The daily reports from El Salvador suggest that by Salvadoran standards, the situation is relatively stable. That is to say, the killing by terrorism, assassinations and guerrilla skirmishing continues at about the usual rate of 10,000 deaths a year. (On a per capita basis, that would be a half-million deaths in the United States.)
But the so-called central government, a coalition of Christian Democrats and the military, remains perilously threatened by extremists from the far right and the far left. Having recently put down a massive leftist offensive, it is incapable of wiping out the leftist guerrilla forces. Economic chaos enhances the prospects of a move from the right.
In short, El Salvador has all the necessary ingredients for an early test of just about everything the Reagan administration has been saying about its general approach to East-West competition in the Third World -- about international terrorism and human rights, right-wing authoritarians and left-wing totalitarians.
"El Salvador would be a tempting place for the new administration to try to demonstrate a difference," says one old hand from the Carter administration who played an important part in the making of U.S. policy in El Salvador in recent years.
For the departed administration, El Salvador was a proving ground of its approach to Third World conflict. Support for the Christian Democrat/military coalition was fine-tuned to encourage "moderates" against extremists on both sides, with human rights the crucial test. Economic aid was generous, and military aid more modest; both were tied to internal reforms -- land redistribution, in particular.
Now comes the Reagan administration, bent on "replacing" human rights with restraint of international terrorism as its top priority. It argues that "moderately repressive" authoritarian regimes are to be welcomed ahead of even more repressive totalitarian regimes under the influence of international communism.
How much difference would this make? So far, the Reagan administration has not been precise, although Secretary of State Alexander Haig has suggested that he would continue the U.S. policy of support for the present government of El Salvador. Far from abandoning aid, he has said that "as a matter of fact, it may go just the other way."
If even more aid is what's intended, it becomes instructive to examine just how far the Carter administration had gone -- and hadn't gone -- before it laid the El Salvador question aside in the final, frantic days of its term.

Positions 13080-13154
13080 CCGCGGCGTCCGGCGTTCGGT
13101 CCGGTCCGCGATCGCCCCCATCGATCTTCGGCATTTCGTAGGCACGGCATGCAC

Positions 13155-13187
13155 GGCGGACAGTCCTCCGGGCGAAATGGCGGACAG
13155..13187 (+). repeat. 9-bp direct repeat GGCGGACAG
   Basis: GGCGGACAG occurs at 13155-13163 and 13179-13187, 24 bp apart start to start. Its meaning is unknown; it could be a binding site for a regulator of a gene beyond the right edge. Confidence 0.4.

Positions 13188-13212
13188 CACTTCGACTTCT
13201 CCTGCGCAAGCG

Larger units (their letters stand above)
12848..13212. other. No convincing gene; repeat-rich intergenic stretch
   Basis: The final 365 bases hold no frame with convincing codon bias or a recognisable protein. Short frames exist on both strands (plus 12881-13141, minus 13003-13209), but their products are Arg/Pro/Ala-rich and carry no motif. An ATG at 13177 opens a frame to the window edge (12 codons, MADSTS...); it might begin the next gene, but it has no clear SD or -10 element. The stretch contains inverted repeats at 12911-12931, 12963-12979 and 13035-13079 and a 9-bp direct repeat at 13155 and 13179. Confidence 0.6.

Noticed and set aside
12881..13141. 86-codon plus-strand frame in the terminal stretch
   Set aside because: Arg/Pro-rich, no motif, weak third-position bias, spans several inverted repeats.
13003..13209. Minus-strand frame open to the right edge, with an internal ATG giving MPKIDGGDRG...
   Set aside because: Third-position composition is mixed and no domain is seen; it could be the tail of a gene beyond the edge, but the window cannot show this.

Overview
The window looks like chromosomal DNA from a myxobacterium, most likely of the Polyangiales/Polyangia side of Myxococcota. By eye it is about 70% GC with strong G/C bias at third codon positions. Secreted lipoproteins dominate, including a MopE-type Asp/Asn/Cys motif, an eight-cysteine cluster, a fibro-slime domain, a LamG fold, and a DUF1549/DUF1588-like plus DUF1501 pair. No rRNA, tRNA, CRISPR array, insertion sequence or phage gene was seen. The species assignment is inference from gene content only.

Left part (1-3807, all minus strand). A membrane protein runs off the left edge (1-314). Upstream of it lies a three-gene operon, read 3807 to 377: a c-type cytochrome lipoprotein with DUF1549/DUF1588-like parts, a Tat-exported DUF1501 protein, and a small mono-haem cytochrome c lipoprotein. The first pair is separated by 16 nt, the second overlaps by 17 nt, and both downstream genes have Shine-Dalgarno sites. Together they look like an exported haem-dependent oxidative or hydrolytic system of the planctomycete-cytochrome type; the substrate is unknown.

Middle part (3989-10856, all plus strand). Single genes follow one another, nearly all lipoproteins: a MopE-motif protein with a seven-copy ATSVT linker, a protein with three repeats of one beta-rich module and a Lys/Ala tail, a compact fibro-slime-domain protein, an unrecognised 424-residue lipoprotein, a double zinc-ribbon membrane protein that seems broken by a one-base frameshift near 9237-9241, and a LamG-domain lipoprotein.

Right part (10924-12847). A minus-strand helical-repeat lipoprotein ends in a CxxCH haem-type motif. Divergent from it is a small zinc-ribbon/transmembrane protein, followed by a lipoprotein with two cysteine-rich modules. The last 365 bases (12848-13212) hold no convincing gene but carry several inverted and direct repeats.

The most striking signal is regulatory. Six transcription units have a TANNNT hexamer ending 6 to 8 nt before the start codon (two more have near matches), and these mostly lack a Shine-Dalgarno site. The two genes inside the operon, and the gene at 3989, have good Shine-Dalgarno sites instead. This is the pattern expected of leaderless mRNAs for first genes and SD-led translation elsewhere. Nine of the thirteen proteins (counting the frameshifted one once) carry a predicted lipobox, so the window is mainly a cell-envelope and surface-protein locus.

On Jan. 10, the far left forces in El Salvador launched a massive offensive, openly proclaimed as an effort to bring the central government down. In early December, the United States had suspended both economic and military help to El Salvador, in protest of the murder of four American churchwomen -- and the government's reluctance to investigate the crime.
Economic aid had soon been restored to head off what seemed to be an impending economic collapse. But not until the Saturday night before the inauguration did the Carter administration hasten to restore military aid, including for the first time "lethal" items, which is to say guns. At the same time, six transport helicopters were rushed to the scene.
A day earlier, I'm told, the Carter high councils had given serious thought to even more drastic emergency help. According to an official in a position to know, national security adviser Zbigniew Brzezinski floated the idea of providing American "mercenaries," if necessary, to fly the helicopters. There was even some talk of authorizing American military advisers to accompany the Salvadorans on operations against the left-wing insurgents, and perhaps to carry arms.
President Carter vetoed both ideas, and some insist their prospects were never very high. "The Vietnam analogy was too close," says one official. Adds another: "It was Reagan's decision to make."
But the things Jimmy Carter didn't do are illustrative, nevertheless, of the road the new administration might find itself on, if more aid to the present Salvadoran government is what it has in mind. That's not the only course available if things go badly in El Salvador -- nor is it necessarily the one the Reagan administration would take. It could always, of course, throw in with the extreme right.
In any case, given where matters were left to Jimmy Carter, any effort by President Reagan to "demonstrate a difference" with his predecessor in El Salvador would require some substantial changes in policy -- and some substantial risks.